- Choose a stem that is healthy and has at least one leaf attached. To avoid the spread of illnesses, make sure your tools are clean and sterilized.
- Using a sharp knife or scissors, make a diagonal cut of at least 1.5 inches in length. Diagonal cuts result in a more extensive surface area, which provides more room for roots to grow.
- Put the cut section straight in soil and let it establish roots there. The roots will take around 3 to 4 weeks to form.
- As needed, water the newly propagated plant. Avoid exposing it to direct light, particularly after the propagation phase.
- You can gradually move the Pothos to a more well-lit spot once the roots have formed and established.
This Pearls and Jade houseplant is hardy in USDA zones 10-12.
Pearls and Jade are lovely indoor plants in small containers because of their modest size. To add interest, you may arrange them on top of the center table. You can use a totem to attach your Jade and Pearls Pothos. They’ll cheerfully climb a trellis or stake. You can also allow the foliage to loosen up by putting them in hanging baskets. In an indoor environment, this plant will look fantastic.
It could take a year or two for Pothos to require repotting. Pearls and jade cultivars are smaller and grow at a slower rate than other pothos cultivars. So, it doesn’t need much repotting regularly.
These Pothos plants have a proclivity towards climbing. Because they’re vines, it’s only natural that they sprawl and trail their stems. To keep your Pearls and Jade in good form, you’ll need to prune them now and then. Cutting just after a leaf node (the point at which the leaf connects to the stem) encourages the stem to branch out, resulting in a fuller plant.
Pro tip: Pruning should be done with sharp hand pruners. They’ll give you a neat cut that heals rapidly.
Pearls and Jade Pothos Varieties and Similar Plants
There are also many Pothos plants that have their unique appearance. Many distinct varieties of leaf variegation have been evolved in Pothos hybrids. With white, yellow, or light green spots interrupting the dominant deep green leaves. These are some of those beauties:
Pothos ‘Marble Queen’
Its name comes from her extreme variegation, which includes a considerable percentage of cream hue combined with tiny green dots on the leaves. Pothos’ Marble Queen’ is easy to care for, as are other Pothos cultivars. But keep in mind that you’ll need to give this one a bright spot to maintain the lovely variegation from fading.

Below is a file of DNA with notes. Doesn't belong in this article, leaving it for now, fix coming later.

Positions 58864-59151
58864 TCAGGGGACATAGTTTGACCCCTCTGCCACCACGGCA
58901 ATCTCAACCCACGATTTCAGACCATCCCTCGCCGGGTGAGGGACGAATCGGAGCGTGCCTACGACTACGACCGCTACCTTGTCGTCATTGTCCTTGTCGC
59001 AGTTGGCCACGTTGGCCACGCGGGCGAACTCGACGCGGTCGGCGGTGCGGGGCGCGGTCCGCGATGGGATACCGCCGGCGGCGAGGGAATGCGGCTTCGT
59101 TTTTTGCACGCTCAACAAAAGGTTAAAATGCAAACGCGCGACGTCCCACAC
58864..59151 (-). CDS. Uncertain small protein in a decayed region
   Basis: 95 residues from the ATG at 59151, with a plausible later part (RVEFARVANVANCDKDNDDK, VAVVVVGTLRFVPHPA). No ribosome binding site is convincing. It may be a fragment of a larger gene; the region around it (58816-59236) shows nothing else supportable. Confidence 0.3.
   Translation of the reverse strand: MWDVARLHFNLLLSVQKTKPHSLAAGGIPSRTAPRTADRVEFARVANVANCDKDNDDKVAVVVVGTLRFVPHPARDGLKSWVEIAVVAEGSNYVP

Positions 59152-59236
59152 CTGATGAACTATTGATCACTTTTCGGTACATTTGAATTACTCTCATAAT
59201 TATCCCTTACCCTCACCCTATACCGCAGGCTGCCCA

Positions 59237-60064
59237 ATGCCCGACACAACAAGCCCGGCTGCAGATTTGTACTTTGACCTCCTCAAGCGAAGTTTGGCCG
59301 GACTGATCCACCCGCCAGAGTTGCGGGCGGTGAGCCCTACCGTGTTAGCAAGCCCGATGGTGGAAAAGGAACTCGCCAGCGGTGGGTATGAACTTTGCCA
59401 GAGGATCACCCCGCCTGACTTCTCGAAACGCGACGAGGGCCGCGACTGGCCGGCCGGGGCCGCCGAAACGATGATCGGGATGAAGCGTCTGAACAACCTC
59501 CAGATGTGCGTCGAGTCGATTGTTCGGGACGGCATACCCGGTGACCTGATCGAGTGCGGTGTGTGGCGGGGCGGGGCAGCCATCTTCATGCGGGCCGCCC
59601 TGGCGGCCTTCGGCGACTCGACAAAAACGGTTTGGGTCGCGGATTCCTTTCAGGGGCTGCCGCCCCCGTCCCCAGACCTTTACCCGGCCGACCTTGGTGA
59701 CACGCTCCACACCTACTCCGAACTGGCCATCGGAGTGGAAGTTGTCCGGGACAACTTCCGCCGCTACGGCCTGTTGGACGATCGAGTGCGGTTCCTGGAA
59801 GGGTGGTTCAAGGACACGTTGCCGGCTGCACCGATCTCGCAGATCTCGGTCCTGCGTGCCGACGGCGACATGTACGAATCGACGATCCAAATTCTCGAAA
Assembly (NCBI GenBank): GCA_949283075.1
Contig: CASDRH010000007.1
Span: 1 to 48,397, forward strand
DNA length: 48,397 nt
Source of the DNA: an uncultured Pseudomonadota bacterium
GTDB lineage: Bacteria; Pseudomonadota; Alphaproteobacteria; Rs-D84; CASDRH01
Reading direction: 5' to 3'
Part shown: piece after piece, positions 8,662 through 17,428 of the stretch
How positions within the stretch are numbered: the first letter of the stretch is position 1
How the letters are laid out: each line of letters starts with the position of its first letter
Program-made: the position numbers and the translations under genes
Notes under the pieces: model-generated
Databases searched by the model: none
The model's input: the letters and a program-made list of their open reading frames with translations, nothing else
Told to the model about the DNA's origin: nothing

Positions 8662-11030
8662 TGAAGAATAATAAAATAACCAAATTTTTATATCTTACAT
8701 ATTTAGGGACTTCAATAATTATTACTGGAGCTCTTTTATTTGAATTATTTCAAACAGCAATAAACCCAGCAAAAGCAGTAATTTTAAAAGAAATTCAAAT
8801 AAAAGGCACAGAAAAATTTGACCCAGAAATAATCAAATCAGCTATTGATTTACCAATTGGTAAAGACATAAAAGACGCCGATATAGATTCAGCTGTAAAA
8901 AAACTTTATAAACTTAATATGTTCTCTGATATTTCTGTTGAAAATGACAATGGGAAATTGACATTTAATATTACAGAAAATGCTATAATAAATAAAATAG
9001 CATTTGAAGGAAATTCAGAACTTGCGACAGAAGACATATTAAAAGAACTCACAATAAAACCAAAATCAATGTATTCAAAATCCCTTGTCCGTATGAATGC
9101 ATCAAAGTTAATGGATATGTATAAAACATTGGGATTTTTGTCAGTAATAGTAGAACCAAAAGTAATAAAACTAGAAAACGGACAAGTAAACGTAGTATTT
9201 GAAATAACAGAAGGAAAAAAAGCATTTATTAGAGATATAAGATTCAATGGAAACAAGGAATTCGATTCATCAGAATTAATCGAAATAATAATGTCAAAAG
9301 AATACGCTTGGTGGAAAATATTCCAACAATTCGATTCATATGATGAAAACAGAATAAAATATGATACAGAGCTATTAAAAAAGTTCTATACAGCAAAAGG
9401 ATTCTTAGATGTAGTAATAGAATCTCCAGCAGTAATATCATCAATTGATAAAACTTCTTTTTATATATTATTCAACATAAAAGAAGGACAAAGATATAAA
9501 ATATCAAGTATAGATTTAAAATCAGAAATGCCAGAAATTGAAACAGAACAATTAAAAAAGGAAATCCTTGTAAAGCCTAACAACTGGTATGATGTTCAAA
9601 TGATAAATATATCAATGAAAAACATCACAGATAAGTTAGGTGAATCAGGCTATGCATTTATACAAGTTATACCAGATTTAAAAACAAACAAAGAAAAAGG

The leaf texture of the funky Pothos ‘N’joy’ differs from some of the other cultivars. The foliage on ‘N’joy’ is thinner and more papery, giving it a more delicate appearance. The leaves are primarily green, with stunning white variegation along the edges, especially in the middle. Pothos’ N’joy’ is also ideal if you don’t have enough space for a large houseplant because its leaves are smaller than most cultivars.
The striking ‘Manjula,’ developed by the University of Florida, is unquestionably one of the more distinctive Pothos varieties available. The colors in this cultivar practically merge together, despite its small leaves and a cream-and-green variegation pattern. This results in sections of the leaves that are a mixture of cream and green.
Pearls and Jade Pothos Diseases & Pests
Although Pothos are generally pest-free, undesirable organisms from nearby plants might occasionally move hosts. Pearls and Jade have enticing foliage, and we can’t blame bugs for succumbing to its allure.
Here are they:
This scale pest is usually quiet and unobtrusive. They’ll go unnoticed until the plant becomes badly afflicted. You can control the scales in a variety of ways. The first is that once they’ve been identified, you can manually remove them. You can also destroy and wipe them off the affected parts of the Pothos with horticultural oils.
Mealybugs are the little cottony critters that you notice on the stems and leaves of your Pothos. If the infestation isn’t too bad, you can pick the mealybugs off one by one. These organisms can also be removed by dabbing them with cloth dipped in alcohol.
Aphids are tiny, green insects with soft bodies. You can spray the aphids directly using horticultural oils and insecticidal soap. This will lessen their infestation in your Pothos.
Pseudomonas cichorii is the organism that causes sickness to your Pothos Pearls and Jade. Remove any diseased pieces and throw them away. It’s critical to recognize infection symptoms as soon as possible. Wet foliage is more susceptible to disease growth; therefore, avoid sprinkling water on the plant.
This disease affects the root of the Pothos and is caused by a pathogen called pythium. Remove the plant from the pot and cut out the decaying piece of the roots to solve the problem. Fungicide should be applied to the remaining healthy roots. Replant it in new, disinfected soil after that.
Frequently Asked Questions
Pothos with yellow leaves might indicate a variety of things. It could be an indication of overwatering, nutrient inadequacy, pest infestation, or disease infection. These sources of stress will have an impact on the plant’s health. So have your own checklist to point out the possible treatment.
Brown spots emerge as a result of the bugs mulching the leaf tissues and damaging them. The sores they leave on the surfaces will appear as brown spots after a while. They can also be caused by pathogens, such as bacterial leaf spots.
Pothos’ growth is hindered because of poor lighting, insufficient watering, and a lack of nutrients. You can boost the growth of your Epipremnum aureum with bright light, well-draining soil, and adequate hydration.